In the afternoon we will visit Moreno Point, located south west of Elizabeth Bay. Here, a dry landing onto what was once flowing lava is possible. The lava has left craters in its wake, which formed crystal tide pools. By looking into the pools, you can peer into another world, as the marine life drifts by your window. In the brackish pools of this area, you may see pink flamingos, White-Cheeked Pintails, and Common Gallinules. If you look carefully into the pools you may see white tip reef sharks and some sea turtles.
DAY 5 (WEDNESDAY)
SANTA CRUZ – CHARLES DARWIN & HIGHLANDS
In the morning we start at the Charles Darwin Station- Breeding Center "Fausto Llerena" home to tortoises ranging from 3-inches (new hatchlings) to 4-feet long. Here you will observe the various sub-species of tortoises interacting with each other, and possibly with you. Many of the older tortoises are accustomed to humans. The babies are only kept until they are about four years old, or large enough to survive in the wild. These conservation efforts continue to be extremely successful.
In the afternoon we will visit the Highlands of Santa Cruz where you will walk along a path, observing the hills, ferns, volcanoes, and rich wildlife. This area is home to giant tortoises in naturals conditions.
DAY 6 (THURSDAY)
NORTH SEYMOUR ISLAND & SANTA FE
In the morning we will head to North Seymour Island. Here you will be able to see Galapagos sea lions, blue footed-boobies and magnificent frigate birds.
Our afternoon visit is to Santa Fe Island. Santa Fe (Barrington) is home to the small picturesque bay and anchorage on the island northeast coast. The bay has two visitor trails, one leading to a scenic viewpoint atop a cliff and the other spanning from a small beach to a tall prickly pear cactus forest.
DAY 7 (FRIDAY)
Española Island is the southernmost island of the Galapagos and is the breeding site of nearly all of the Waved Albatrosses in the entire world. Española is densely populated with mockingbirds, Bluefooted and Nazca Boobies, Darwin finches, Galapagos Doves, hawks, española marine iguanas, and loads of sea lions. In the morning, we will start at Suarez Point on a trail where you will have the chance to see Bluefooted Boobie, albatrosses (From April to December) and Nazca Boobies. We will also visit a beautiful site on the ocean front where there is a cliff that the large albatrosses use as a launching pad! You'll have the chance to see the famous blowhole that spurts water into the air. The landscape is great for photography.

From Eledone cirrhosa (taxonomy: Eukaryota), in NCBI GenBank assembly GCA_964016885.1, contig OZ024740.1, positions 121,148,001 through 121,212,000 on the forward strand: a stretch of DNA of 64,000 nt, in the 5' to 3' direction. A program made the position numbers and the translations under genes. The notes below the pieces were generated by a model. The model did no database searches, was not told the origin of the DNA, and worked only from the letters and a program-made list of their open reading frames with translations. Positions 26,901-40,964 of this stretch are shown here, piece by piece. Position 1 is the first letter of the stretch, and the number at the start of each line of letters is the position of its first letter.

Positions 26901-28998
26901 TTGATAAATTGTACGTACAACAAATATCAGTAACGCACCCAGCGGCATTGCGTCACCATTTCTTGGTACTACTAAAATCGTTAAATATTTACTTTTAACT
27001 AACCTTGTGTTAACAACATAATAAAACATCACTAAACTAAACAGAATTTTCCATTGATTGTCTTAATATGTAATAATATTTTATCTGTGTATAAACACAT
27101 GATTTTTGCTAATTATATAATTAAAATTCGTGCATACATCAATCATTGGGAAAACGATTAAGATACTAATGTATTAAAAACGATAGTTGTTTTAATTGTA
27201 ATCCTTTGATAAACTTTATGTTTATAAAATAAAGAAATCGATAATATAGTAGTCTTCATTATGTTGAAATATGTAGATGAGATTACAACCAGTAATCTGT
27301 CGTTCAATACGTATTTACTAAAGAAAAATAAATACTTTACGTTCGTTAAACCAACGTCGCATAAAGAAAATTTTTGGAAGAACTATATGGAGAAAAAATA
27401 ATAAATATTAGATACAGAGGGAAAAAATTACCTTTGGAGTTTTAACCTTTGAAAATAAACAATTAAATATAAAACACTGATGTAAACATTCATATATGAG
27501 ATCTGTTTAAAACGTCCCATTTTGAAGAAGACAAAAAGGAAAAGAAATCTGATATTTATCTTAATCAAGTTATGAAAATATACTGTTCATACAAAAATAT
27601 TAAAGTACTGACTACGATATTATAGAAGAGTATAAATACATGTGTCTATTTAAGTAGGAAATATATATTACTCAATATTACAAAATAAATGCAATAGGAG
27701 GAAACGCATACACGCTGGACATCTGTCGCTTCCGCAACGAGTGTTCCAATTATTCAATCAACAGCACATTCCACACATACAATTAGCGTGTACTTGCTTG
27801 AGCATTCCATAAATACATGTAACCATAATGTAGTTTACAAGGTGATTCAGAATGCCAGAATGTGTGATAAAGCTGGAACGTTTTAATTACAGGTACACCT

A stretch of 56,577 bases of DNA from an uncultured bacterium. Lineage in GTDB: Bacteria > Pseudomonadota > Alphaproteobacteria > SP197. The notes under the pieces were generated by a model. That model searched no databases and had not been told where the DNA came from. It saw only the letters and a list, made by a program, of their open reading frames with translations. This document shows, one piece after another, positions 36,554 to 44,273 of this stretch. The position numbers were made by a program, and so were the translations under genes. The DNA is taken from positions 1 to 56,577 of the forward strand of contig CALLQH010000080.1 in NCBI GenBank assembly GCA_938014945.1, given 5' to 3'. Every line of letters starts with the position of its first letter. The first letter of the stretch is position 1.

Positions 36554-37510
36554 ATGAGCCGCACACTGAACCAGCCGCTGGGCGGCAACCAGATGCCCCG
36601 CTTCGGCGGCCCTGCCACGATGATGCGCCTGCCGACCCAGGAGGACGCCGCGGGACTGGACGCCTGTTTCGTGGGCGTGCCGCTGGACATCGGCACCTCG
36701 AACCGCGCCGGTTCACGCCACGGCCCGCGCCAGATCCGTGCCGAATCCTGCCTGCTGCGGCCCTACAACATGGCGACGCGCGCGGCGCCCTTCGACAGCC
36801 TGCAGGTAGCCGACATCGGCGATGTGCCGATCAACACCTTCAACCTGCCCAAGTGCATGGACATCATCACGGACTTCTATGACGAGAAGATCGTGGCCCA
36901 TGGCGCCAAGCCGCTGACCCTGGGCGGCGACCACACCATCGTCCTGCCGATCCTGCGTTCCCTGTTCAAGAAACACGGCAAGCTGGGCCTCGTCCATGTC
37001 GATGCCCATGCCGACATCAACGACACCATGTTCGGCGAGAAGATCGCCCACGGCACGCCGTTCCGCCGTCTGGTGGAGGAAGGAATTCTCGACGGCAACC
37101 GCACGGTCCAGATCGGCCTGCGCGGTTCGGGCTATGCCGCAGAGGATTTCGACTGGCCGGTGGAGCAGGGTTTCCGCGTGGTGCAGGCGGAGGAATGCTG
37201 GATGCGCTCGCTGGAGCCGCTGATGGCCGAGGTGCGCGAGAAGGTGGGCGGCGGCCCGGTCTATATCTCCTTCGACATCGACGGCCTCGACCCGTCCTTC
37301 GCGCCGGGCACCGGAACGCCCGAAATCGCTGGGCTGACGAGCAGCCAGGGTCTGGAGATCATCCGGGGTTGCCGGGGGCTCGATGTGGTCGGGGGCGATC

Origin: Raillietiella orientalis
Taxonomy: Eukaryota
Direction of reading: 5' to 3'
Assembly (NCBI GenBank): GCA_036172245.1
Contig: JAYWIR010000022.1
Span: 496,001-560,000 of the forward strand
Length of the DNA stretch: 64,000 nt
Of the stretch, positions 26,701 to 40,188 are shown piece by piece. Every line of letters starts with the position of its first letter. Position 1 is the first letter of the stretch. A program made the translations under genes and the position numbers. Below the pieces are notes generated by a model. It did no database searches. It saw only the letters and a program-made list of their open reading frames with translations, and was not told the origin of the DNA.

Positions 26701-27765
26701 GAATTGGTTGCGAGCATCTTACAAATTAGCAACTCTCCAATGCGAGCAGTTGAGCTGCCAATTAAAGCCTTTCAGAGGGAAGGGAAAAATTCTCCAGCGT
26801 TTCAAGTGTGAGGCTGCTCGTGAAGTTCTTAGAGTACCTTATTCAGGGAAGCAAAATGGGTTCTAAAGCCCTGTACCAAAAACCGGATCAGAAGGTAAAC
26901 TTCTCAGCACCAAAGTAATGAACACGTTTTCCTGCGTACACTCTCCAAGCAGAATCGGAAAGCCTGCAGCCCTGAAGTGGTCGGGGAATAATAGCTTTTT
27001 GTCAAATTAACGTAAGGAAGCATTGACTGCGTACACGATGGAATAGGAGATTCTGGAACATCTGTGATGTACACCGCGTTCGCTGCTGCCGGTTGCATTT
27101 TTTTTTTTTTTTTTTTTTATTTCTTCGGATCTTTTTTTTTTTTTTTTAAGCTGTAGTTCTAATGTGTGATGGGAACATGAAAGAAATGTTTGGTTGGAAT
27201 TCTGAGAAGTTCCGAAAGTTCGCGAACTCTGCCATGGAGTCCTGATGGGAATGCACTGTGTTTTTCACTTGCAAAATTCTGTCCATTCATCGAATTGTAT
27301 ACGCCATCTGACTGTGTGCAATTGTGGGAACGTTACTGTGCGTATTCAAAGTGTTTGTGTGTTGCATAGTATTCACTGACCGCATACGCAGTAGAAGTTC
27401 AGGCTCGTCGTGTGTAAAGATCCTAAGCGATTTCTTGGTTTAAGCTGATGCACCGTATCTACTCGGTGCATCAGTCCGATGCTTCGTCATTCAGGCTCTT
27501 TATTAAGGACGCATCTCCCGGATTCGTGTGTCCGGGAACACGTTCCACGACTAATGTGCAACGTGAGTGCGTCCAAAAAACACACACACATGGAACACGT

In the afternoon, we will visit the spectacular Gardner Bay. After landing, you can walk across a lovely white sand beach amongst a busy sea lion colony or dive into the water to swim with sea lion pups. It is the breeding site of nearly all of the world's 12,000 pairs of Waved Albatrosses.
DAY 8 (SATURDAY)
SAN CRISTOBAL ISLAND:
INTERPRETATION CENTER – GALAPAGUERA – LOBOS ISLAND – KICKER ROCK
In the morning we will visit the Galapaguera OR the Interpretation center on San Cristobal Island. The Interpretation Center, located in San Cristobal Island. The center was donated by the Spanish government and inaugurated by the Prince of Spain in 1998.
This center focuses on the interaction between humans and the process of the “of natural history laboratory”, demonstrating that a harmonious relation between human beings and nature is possible. Cerro Colorado (Galapaguera) is a new visitor site in the northeast part of San Cristobal Island and can now be reached in roughly one hour by road from Puerto Baquerizo Moreno. On the trees and shrubs surrounding the site, you may see land birds like warbler, finches and mockingbirds can be observed and on the trails, giant tortoises. They live there wild but in a protected area to assure their survival by sealing them off from introduced predators, like pigs and goats. Once the tortoise perceives danger, it goes into its defensive stance, retreating into its hard shell.
After this final visit, you will be transferred to San Cristobal’s airport in time to catch your flight back to the mainland.